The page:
Hospital infections disturbingly common worldwide News Staff
Date: Wednesday Dec. 2, 2009 7:23 AM ET

A huge new study finds that about half of all patients in intensive care wards around the world are battling some kind of infection.

The study, led by Dr. John Marshall of St. Michael's Hospital in Toronto looked at data from 1,265 intensive care units in hospitals in 75 countries.

It found that in one 24-hour period in 2007, more than half of the over 14,000 patients in ICUs that day had infections. Of those infected:

60 per cent had pneumonias
20 per cent were infections inside the abdomen
15 per cent were infections of the urinary tract
The longer the patients stayed in intensive care, the bigger their risk of becoming infected, the study findings suggest. The infection rate increased from 32 per cent for patients with an ICU stay of one day or less, to more than 70 per cent for patients with an ICU stay of more than seven days.

Not surprisingly, infected patients had longer ICU and hospital lengths of stay than those not infected.

Patients in ICUs who were battling infections were more than twice as likely to die than non-infected patients (25 per cent vs. 11 per cent). Their in-hospital death rate overall was also higher than non-infected patients (33 per cent vs. 15 per cent).

It's been well-documented that infections can increase the risk of death in the hospital. But the authors estimate they also account for about 40 per cent of total ICU health care costs.

"One of the things that this study actually allows us to do, is to begin to get a sense as to how much of the burden of infection is an added burden on a patient who is already at risk of dying because of the underlying diseases that led them to be in the intensive care unit," Dr. Marshall said in a statement.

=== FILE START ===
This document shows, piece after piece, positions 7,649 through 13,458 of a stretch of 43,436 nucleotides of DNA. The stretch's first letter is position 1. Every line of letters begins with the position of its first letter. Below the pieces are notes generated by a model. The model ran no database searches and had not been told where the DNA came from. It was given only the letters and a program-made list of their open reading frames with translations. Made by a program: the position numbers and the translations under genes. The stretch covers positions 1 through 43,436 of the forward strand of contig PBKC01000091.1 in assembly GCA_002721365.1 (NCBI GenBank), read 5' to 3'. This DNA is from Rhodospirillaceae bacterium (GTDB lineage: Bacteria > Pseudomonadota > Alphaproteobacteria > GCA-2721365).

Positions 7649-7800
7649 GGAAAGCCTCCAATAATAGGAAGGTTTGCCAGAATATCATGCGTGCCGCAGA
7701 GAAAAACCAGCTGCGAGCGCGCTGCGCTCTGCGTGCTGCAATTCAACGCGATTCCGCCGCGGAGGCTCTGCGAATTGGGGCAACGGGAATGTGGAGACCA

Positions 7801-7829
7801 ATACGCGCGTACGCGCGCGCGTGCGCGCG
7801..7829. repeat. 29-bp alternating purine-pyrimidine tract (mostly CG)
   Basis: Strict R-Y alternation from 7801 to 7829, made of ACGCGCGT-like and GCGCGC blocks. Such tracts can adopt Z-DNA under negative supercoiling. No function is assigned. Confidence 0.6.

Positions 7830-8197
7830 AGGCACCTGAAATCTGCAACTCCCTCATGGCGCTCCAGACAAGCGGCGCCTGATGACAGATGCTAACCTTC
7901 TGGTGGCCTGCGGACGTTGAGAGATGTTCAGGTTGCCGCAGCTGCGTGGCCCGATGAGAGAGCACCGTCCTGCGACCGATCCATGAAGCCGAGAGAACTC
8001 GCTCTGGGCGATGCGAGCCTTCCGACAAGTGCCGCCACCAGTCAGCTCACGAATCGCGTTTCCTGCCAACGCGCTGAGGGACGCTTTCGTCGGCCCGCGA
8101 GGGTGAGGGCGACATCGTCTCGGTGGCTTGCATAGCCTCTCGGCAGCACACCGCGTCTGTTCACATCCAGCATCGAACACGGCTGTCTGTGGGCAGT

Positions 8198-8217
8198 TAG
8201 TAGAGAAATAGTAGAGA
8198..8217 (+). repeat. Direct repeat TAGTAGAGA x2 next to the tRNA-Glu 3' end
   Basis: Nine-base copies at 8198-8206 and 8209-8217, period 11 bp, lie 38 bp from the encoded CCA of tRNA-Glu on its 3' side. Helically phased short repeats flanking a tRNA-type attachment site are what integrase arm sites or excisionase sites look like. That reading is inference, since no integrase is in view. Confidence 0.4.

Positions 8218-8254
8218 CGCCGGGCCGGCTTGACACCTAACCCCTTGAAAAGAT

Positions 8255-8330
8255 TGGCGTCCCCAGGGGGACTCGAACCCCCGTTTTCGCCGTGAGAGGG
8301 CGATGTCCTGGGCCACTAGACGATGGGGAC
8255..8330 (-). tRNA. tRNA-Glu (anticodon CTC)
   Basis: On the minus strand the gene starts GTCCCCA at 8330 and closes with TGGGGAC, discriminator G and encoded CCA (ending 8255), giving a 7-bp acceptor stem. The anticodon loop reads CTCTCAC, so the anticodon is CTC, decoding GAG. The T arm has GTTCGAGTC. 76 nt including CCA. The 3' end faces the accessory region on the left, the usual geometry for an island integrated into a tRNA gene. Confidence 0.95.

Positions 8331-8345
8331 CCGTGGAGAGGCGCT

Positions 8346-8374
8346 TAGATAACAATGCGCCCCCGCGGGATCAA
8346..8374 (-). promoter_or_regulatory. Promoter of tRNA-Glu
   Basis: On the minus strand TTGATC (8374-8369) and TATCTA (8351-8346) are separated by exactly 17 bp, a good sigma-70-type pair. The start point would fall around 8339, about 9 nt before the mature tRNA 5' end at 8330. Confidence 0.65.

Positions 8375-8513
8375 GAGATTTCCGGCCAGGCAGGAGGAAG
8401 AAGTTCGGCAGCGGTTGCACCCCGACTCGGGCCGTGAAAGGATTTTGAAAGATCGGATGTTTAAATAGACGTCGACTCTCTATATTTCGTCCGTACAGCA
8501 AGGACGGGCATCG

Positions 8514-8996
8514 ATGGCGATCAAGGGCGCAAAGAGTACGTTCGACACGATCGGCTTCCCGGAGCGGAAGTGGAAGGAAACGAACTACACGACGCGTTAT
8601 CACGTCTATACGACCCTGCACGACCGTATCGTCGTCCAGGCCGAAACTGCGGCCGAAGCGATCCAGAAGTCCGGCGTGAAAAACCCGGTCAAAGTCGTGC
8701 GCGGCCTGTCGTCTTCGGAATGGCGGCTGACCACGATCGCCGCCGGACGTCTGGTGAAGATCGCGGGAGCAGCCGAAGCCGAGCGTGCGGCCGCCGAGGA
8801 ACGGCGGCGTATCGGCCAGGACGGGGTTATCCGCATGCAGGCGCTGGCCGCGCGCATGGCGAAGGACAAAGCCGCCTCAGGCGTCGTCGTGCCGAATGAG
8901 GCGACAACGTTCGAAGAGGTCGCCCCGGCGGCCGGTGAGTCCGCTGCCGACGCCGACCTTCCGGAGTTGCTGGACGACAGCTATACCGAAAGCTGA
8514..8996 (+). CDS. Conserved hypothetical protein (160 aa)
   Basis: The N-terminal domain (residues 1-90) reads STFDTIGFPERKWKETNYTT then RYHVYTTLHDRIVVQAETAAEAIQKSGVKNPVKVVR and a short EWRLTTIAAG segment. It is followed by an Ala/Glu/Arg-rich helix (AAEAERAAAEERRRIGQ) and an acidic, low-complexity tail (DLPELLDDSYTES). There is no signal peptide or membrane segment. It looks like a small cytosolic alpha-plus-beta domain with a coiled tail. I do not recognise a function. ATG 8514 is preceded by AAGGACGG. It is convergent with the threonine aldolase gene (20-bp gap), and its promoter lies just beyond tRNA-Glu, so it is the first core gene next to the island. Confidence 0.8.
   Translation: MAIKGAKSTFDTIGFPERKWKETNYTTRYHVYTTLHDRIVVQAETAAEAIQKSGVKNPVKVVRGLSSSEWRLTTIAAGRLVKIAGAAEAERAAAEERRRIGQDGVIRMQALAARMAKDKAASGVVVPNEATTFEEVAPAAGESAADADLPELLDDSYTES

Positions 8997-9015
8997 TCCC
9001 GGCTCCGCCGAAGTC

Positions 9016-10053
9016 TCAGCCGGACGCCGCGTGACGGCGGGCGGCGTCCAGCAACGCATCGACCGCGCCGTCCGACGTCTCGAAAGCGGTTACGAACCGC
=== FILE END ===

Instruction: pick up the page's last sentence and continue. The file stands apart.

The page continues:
Countries in Central and South America had the highest infection rates while more developed countries such as Australia and New Zealand had the lowest rates.

There are a number of things doctors could do to limit infections in hospital, write two doctors in an accompanying editorial, Dr. Steven M. Opal, of Warren Alpert Medical School of Brown University in Providence, R.I., and Dr. Thierry Calandra, of Centre Hospitalier Universitaire Vaudois and University of Lausanne in Switzerland.

Firstly, doctors should work to combat antibiotic resistance by limiting the use of antibiotics to patients who clearly have bacterial infections and then discontinue their use when their possible benefits have been obtained.

But even more important, new drugs need to be developed to replace the increasingly obsolete classes of antibiotics that currently exist, they insist.

"A 'post-antibiotic era' is difficult to contemplate but might become a reality unless the threat of progressive antibiotic resistance is taken seriously," the authors write.